“If this deal goes ahead, they’re making a real shot at being the library, and the only library” claims Internet Archives founder Brewster Kahle. Until recently the Open Book Alliance has been lacking any real corporate muscle, but with the recent inclusion of Microsoft, Yahoo, and Amazon into the alliance, they definitely will be taken much more seriously. With the outcome of the Department of Justice investigation into the matter still pending, Google is quickly finding itself in a very public battle over digital book rights, and they seem to be making many more enemies than friends these days.
According the OBA, anti-trust and anti-competitive concerns are an important focus, but they also worry about Google’s commitment to privacy. The American Libraries Association claims “When it comes to privacy, the agreement is silent on the issue with regards to what Google intends to do with the data it collects”.
Will the addition of Microsoft, Yahoo, and Amazon into the alliance help ensure equality in the book scanning industry?
The saga that began with Microsoft’s failed attempt to acquire Yahoo has finally culminated in a unique partnership, which puts Microsoft in charge of Yahoo’s search engine business and hands over the reigns of Microsoft’s online ads business to Yahoo. However, the 10-year deal will not have any impact on the two companies’ respective display ads businesses. The partnership is expected to triple Bing’s U.S. market share to 28%.
Microsoft CEO Steve Ballmer is currently on cloud nine. "This is what I have basically been saying for the past 18 months: The world will be better served for consumers, advertisers and publishers, and there will be more competition for Google, if we can somehow figure out how to get Microsoft and Yahoo together in search,” he said in an interview.
It won’t be easy to figure out an effective way to merge Bing and Yahoo! Search into a single search solution. The two companies expect the deal to be fully implemented in the next 24 months. Though Yahoo hasn’t been promised any money upfront, it expects its annual operating profit to swell by $500 million due to this arrangement, as it won’t have to spend much on improving its search technology.
Rumors that Microsoft and Yahoo were back at the negotiation table have been floating around since April, but nobody held out much hope that a deal would ever be reached. After enduring nearly a year of roller coaster negotiations, even we started to lose interest in the back and forth chest thumping between the two tech giants.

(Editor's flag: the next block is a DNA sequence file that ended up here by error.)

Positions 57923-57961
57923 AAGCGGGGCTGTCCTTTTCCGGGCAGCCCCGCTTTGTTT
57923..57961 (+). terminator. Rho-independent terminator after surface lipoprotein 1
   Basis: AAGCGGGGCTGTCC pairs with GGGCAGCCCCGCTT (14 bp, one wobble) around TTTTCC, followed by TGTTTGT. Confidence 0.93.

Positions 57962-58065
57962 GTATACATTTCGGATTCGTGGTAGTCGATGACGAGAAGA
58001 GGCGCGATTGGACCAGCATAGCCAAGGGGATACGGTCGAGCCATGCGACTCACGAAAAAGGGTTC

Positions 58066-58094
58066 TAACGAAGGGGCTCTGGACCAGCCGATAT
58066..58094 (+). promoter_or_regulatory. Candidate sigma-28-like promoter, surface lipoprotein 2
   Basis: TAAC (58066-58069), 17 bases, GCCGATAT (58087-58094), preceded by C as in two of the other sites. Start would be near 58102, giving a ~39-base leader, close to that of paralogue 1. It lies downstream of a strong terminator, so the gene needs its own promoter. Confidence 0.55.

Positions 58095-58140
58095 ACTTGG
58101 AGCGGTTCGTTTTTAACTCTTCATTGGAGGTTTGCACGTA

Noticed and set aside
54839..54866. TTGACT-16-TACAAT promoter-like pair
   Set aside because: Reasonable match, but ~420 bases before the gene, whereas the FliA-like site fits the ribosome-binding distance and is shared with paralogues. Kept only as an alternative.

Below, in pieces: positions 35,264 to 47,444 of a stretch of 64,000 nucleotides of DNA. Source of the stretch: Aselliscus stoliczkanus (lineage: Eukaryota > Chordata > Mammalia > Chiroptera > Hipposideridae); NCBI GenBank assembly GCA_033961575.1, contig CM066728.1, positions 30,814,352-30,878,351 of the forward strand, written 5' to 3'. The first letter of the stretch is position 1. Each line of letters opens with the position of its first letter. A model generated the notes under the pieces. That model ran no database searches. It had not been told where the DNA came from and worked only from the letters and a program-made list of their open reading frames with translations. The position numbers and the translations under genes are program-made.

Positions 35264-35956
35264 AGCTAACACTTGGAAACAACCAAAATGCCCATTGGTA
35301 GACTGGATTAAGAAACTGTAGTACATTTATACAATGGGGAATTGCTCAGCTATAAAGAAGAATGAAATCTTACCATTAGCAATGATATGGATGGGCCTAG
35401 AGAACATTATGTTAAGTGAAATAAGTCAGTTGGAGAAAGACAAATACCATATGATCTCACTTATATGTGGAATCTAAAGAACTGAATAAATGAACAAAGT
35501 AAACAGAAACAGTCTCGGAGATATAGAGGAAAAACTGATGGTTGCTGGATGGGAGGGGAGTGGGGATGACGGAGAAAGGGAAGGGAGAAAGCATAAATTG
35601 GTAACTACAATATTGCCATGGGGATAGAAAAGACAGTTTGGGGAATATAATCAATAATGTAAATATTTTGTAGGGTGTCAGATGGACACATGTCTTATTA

When the acquisition deal fell through last November Microsoft stockholders let out a collective sigh of relief, while Yahoo shareholders watched their fortunes fade rather quickly. Now that the reality of the situation has finally sunk in, it would seem even Carl Icahn is eager to make a deal with Microsoft. This time however, only the search engine is on the table. "I've been a strong advocate of getting a search deal done with Microsoft," Icahn, who owns about 5 percent of Yahoo and sits on its board, told Reuters in a phone interview Friday. "It would enhance value if a deal got done, because of the synergies involved."
The deal is said to be “Down to the short Strokes” and According to a separate posting made by All Things Digital, several key Microsoft online executives are in Silicon Valley attempting to iron out the details. Microsoft is likely hoping the deal will allow them to tap into Yahoo’s lucrative search advertising network, but with all the recent success Bing has enjoyed recently, do you think they would phase out Yahoo search as a brand?
The U.S. Department of Justice officially confirmed on Thursday that it has launched a formal investigation into the settlement between Google Book Search and publishers over digital publishing rights. The primary focus of the case is antitrust concerns which allege that Google may have engaged in anticompetitive practices involving intellectual property rights and their distribution.
Google’s foray into the world of digital books has been a turbulent one, and though their troubles appeared to be coming to a close last November with a $125 million settlement, the DOJ appears to be less than satisfied. The concern is that following the settlement, Google was effectively given a monopoly over copyright on out of print works. Anyone outside of Google who wished to pursue publishing of these titles online would need to negotiate with the individual authors, many of whom are difficult, if not impossible to find.
Google’s counter argument has always been that the digital book market is still wide open. They claim that any potential competitor who wanted to enter the book scanning market could simply negotiate a deal with the Books Rights Registry. The Registry is a nonprofit organization that was established during the settlement to represent the interests of the authors. Critics argue that Google’s head start makes competing difficult, and many worry about having so much information in the hands of one company. Google continues to shrug off concerns, and likes to remind everyone that competition “is just a click away”.
Do you agree? Hit the jump to leave your thoughts, and to read the official letter from the DOJ.